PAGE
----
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Sir —Mr. Robert Stout’s letter to the “ Otago Daily Times,” on the Property Tax, has appeared in a number of papers, and doubtless will in due course find its way into your columns. May I bo permitted to, make a few remarks.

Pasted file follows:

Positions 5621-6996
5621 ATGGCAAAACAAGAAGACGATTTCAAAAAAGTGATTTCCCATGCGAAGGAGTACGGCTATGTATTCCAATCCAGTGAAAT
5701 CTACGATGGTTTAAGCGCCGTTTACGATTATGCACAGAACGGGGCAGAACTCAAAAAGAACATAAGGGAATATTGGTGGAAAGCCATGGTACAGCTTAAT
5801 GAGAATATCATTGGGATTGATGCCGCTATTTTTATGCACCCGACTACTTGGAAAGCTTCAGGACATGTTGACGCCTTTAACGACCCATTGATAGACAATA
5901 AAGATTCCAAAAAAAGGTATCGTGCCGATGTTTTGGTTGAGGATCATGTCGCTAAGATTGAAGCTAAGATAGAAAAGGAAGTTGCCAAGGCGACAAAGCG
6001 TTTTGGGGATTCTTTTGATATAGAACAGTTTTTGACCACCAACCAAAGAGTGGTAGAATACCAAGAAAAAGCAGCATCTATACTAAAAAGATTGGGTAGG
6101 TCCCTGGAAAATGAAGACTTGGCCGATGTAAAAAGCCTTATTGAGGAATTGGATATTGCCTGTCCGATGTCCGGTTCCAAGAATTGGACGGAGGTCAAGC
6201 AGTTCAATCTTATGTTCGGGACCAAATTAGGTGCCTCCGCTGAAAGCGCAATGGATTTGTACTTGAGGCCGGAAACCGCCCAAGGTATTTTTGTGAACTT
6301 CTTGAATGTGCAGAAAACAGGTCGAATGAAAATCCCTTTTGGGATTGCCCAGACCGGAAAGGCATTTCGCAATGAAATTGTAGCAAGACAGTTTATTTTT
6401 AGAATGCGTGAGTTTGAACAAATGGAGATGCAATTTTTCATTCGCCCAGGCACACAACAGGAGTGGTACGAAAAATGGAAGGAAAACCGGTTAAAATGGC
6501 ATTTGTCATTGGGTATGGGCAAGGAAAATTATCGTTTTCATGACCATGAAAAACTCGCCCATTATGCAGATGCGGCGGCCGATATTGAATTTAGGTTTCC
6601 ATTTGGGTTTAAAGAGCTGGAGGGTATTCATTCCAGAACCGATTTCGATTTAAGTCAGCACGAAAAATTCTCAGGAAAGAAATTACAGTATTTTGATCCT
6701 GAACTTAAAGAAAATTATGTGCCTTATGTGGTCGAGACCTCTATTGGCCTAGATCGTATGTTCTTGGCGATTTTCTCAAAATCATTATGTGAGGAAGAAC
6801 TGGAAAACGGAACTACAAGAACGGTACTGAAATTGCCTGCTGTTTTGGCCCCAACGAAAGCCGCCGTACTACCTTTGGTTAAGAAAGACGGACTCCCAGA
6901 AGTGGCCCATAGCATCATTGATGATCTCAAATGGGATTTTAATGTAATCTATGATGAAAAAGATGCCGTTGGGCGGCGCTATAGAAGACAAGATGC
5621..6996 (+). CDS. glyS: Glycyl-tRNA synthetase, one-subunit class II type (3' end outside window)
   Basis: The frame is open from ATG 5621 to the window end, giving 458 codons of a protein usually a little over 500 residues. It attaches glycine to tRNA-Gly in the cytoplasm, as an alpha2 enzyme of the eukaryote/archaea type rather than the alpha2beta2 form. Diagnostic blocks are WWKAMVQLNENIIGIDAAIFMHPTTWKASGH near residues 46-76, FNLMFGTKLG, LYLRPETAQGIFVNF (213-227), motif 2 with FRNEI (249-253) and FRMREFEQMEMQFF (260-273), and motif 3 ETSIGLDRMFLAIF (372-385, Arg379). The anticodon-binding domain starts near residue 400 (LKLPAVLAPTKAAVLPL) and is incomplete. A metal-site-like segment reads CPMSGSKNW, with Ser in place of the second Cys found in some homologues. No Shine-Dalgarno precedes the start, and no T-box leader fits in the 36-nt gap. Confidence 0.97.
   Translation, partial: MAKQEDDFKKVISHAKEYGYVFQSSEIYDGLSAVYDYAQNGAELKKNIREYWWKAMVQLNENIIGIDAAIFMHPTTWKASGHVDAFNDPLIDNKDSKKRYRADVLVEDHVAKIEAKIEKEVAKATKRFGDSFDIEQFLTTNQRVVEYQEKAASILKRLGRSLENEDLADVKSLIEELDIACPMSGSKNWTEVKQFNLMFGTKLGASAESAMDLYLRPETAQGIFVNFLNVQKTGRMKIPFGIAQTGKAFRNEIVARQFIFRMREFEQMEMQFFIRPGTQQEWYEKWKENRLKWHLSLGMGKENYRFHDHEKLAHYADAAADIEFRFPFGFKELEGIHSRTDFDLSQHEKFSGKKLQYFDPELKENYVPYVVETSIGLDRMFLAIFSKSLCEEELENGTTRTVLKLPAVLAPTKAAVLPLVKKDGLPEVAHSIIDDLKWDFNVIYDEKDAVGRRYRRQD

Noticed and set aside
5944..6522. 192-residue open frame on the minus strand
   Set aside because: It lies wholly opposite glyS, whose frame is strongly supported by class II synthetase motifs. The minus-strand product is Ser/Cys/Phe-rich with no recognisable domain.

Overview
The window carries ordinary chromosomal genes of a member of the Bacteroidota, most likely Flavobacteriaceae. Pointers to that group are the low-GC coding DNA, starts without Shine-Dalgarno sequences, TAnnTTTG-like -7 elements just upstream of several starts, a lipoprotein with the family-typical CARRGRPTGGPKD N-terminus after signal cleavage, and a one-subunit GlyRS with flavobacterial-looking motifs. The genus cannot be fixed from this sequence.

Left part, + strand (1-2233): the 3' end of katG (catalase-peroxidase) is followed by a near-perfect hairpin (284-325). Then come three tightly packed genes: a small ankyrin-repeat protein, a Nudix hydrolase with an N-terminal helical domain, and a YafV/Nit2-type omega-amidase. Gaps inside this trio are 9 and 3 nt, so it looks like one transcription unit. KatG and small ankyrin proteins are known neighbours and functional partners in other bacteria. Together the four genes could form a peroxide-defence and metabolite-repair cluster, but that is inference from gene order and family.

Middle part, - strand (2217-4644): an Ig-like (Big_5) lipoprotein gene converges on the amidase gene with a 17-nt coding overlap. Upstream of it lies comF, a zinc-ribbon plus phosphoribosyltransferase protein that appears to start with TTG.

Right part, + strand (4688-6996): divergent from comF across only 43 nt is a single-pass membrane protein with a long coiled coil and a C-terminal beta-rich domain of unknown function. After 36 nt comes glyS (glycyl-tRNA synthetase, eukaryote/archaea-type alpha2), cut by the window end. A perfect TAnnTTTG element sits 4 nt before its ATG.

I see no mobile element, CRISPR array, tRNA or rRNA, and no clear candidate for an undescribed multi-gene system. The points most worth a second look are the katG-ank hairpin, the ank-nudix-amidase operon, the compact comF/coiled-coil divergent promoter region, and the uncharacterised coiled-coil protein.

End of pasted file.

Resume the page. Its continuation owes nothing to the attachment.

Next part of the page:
Mr. Robert Stout, the ex-legal adviser of the defunct Grey administration, has certainly worked out to a correct issue, thoj four sums .respecting the taxes the hard working settler, the struggling city tradesman, the manufacturer, and the merchant would have to pay, under the proposal made by the present Colonial Treasurer for a Property Tax. One can scarcely imagine a lawyer, above all other professional gentlemen, making such a creditable exposition of knowledge of figures. Mr. Stout certainly understand s working out suppositional sums. He puts the case and .brings out the . results ■ with great aptitude- It is a pity the present olonial Treasurer has not a man of the ex-Crown law adviser’s wonderful calibre, sitting in opposition, for I feel certain, out of a multitude of such heads—some good might naturally be expected to follow. There are, no doubt, many persons to. be found whose pockets will suffer to an extent in proportion to their means, as is so masterly propounded by this learned gentleman of the law. But I. must, certainly take, exception to the style of the letter I have referred to. There is a certain amount of “dirt, throwing” when Mr. Stout says in effect the Conservative Government, as he terms it, has taxed the hard working pioneer settler most outrageously—in fact, done something, one might be led to designate as entirely reprehensible. He has used ,as a comparison one imaginary instance where a tax payer lias been “got at” to the tune of Lll 6s. extra,, and in-another something like L 33 6s. Bd., and in another something likeL636 Bs., minus. L 5 4s, 2d. In the,latter case' the merchant’s position would yearly be worse LSB 2s. 6d. in taxes. Under the Grey and Stout administrative policy the merchants in question would have to pay only L 5 4s.- 2d., while under the iniquitous Hall Government he wotdd, with stock, &c.,.valued at L 12,500, be spoiled to the extent of LSB 2s. Cd. extra. Truly, Mr. Stout, the ex-Crown law adviser, ’tis a curious world ! Now, what are the facts ? Government after Government attempted to carry on the management of. New Zealand—Mr. Stout, of course, having a finger, in the pie—until a : state of affairs is arrived at which is . appalling in the extreme. Money has been borrowed, and . expended ,in works of a non-productive kind, until it takes in round .numbers million pounds sterling annually to pay the interest on. our public debt. Or, to go more into detail, and work out the “rule of three ” sum which never prevail cates in the answer —for the groupd work of my sum I propose to take the population of New Zealand, man, womaq, and child, at 423,465, with. an annual interest of, say, L 1,500,000. The out-come of this is—that every head is fixed for interest alone at the rate of L 3 10s. 10,d- Our estimated expenditure is put at L 4,013,078, .or L 9 15s. Bd. per head. This is the state the so called “ Liberal” people’s Govern-; ment have frorii time to time financed the country into. ... .... The following comparisons will show the utter mess, the amateur politicians have steered the country into. , Of course. Mr. Stout will scarcely have, the hardihood to say he was not for a time one of the able conductors of the New Zealand form of Government. It is to, be;,hoped we shall hear less of the actions of those (I mean the present Ministry) wflq ran out of power Sir George Grey and his followers. This is the statement-